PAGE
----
There are many variables at play during an in-person job interview. You can prepare for the interview and control some of the variables that make up your first impression, such as what you choose to wear and how you prepared you are to answer common interview questions. However, many interviewees often overlook their own body language and nonverbal communication during interviews because they are only focused on coherently answering questions.
Not putting additional effort into controlling your body language and making a positive first impression is a common mistake that candidates make at an interview. The first step to improving your body language is to reflect on past interviews you completed and see if you remember yourself fidgeting with your hands, not smiling, or not appropriately matching the mood of the interview. Try to be more self-aware and conscious of your body language during your next interview. To help make your first impression a favorable one, follow the tips below.
What You Do with Your Hands
Your first handshake with your interviewer can really set the tone. Shaking their hand firmly with confidence and looking them in the eye is the best way to pass the first handshake test. If you squeeze their hand too tightly, they might feel like you are too assertive or eager while shaking their hand too loosely could make you appear careless or withdrawn. Keep the handshake quick and be sure to smile to appear open and friendly!
Being aware of what you are doing with your hands during your interview is important. Try to avoid fidgeting with your hands, hair, or anything in front of you on the desk or table between you and the interviewer. Fiddling with your hands or objects makes you appear nervous and not confident in yourself during the interview. Using an open palm gesture every now and then shows them you are open and engaging with the interviewer. Using hand gestures occasionally to emphasize your words or overall points in your answers can be powerful and memorable. Don’t talk with your hands during the entire interview to avoid being distracting.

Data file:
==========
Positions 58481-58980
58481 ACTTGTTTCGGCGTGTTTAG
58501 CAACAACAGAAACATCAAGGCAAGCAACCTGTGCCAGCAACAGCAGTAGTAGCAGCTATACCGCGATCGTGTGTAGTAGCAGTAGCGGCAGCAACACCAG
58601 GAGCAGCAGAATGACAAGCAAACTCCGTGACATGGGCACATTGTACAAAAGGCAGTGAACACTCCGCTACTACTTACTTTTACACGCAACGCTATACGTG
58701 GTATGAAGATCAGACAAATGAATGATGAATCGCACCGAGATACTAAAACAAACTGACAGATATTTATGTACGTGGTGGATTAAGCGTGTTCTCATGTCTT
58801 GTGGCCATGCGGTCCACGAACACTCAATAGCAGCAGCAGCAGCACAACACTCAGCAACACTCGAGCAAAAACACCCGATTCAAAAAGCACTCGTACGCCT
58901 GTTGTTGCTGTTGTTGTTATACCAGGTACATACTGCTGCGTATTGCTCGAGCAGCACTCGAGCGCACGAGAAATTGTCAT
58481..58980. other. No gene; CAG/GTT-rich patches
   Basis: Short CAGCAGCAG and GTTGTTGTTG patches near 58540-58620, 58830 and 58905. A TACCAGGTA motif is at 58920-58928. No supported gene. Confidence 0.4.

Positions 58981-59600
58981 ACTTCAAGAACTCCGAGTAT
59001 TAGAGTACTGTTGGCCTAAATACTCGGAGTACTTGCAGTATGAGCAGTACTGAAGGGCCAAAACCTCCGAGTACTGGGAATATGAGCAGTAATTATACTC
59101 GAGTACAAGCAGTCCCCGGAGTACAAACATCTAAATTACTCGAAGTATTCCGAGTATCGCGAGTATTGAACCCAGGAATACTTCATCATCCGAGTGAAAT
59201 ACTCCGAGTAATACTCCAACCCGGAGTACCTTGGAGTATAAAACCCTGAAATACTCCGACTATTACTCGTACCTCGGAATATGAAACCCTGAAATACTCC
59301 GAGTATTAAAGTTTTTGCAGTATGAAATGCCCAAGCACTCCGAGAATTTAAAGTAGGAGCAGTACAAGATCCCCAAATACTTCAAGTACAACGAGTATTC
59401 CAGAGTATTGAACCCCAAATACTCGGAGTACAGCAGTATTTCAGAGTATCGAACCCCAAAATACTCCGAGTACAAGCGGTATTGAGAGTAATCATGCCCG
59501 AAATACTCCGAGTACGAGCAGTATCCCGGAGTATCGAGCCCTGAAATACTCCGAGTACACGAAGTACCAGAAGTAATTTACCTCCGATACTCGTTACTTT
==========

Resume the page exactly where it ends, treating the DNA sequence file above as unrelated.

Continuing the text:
Facial Expressions and Eye Contact
Since you obviously can’t see your own face during an interview, you will have to use accurate self-awareness to make the right judgement calls on what facial expressions to make. It’s important to have your expressions match the words you’re saying and the tone of the topic. Smile occasionally to appear friendly but don’t try to force a smile the entire interview.
Eye contact should happen throughout the bulk of the interview but should not be a staring competition. Look away every now and then at appropriate times and maintain eye contact when speaking about topics you are truly passionate about. Using too little eye contact is another nervous mannerism to avoid! If you are nervous, sometimes making eye contact can be reassuring that your interviewer is just another person who is trying to get to know you and your professional background.
Follow the Interviewer’s Lead
Mimicking your interviewer’s tone, facial expressions, and attitude is surprisingly a very good way to make a good first impression if you feel lost or nervous during your interview. Usually the person interviewing you has interviewed many people in the past and will be very calm and collected. Be like the interview, be calm and collected! Obviously don’t overdo it and make the exact same gestures or facial expressions as the interviewer the entire time – this isn’t a game of Simon Says. However, if the interviewer laughs, consider laughing with them. If the interviewer smiles, smile back to show that you are paying attention and acknowledging them.
A final and important tip for your interview is to match the mood of the interview. The interviewer might be high energy and seem to move quickly through the conversation while others may be quieter and talk slowly. Use good judgement and consider talking slower or faster and at a different energy level to match and connect with your interviewer.
At the end of the day, using appropriate body language comes down to being self-aware and using good judgement throughout the entire interview. Be confident in yourself and don’t let your nerves hinder you from keeping your composure and portraying confidence! We hope this helpful interview advice benefits you and that you have an excellent interview!
About the Author:
This article is written by Katie McClain, former Digital Marketing Specialist at Automationtechies.
Catch her on LinkedIn or by email.